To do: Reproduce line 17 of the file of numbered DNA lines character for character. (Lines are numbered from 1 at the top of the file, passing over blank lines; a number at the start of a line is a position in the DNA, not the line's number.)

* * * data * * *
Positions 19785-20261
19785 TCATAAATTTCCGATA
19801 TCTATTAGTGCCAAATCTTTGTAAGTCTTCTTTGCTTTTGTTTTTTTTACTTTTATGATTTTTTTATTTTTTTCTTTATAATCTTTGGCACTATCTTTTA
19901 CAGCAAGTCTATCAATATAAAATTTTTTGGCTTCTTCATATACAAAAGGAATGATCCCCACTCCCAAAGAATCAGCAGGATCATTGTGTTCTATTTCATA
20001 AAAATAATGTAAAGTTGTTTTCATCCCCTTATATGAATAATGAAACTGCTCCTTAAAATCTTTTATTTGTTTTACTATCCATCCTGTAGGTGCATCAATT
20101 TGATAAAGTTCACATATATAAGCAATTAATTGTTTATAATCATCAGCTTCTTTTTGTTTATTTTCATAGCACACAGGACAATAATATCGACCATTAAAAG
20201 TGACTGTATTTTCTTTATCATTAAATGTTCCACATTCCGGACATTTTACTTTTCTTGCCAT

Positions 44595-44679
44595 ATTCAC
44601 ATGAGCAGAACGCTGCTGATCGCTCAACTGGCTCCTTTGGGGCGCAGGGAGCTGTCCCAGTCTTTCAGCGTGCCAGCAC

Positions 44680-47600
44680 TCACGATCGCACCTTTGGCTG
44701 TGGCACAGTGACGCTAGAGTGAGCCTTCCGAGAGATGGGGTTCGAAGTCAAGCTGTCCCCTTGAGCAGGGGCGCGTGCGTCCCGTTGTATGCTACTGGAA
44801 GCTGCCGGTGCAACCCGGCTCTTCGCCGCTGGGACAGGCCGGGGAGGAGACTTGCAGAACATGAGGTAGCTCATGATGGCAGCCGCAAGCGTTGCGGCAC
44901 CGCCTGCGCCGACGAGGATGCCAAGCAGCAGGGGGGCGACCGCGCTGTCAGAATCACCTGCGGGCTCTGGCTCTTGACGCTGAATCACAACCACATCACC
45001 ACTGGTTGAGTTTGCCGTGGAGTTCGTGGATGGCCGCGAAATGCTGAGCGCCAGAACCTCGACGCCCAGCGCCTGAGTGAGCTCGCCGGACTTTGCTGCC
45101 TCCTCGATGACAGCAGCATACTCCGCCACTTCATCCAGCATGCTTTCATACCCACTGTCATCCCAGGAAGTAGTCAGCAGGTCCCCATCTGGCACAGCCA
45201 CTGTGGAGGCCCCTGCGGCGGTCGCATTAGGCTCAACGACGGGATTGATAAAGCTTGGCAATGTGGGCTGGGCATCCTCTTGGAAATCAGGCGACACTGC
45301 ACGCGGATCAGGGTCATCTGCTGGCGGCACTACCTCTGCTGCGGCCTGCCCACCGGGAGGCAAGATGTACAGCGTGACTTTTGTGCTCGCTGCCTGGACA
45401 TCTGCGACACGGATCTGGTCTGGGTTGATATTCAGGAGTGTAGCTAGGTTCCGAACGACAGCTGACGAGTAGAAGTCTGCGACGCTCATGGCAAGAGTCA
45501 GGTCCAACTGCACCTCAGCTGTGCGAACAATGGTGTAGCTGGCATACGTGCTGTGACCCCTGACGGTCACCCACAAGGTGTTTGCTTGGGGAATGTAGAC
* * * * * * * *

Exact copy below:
45101 TCCTCGATGACAGCAGCATACTCCGCCACTTCATCCAGCATGCTTTCATACCCACTGTCATCCCAGGAAGTAGTCAGCAGGTCCCCATCTGGCACAGCCA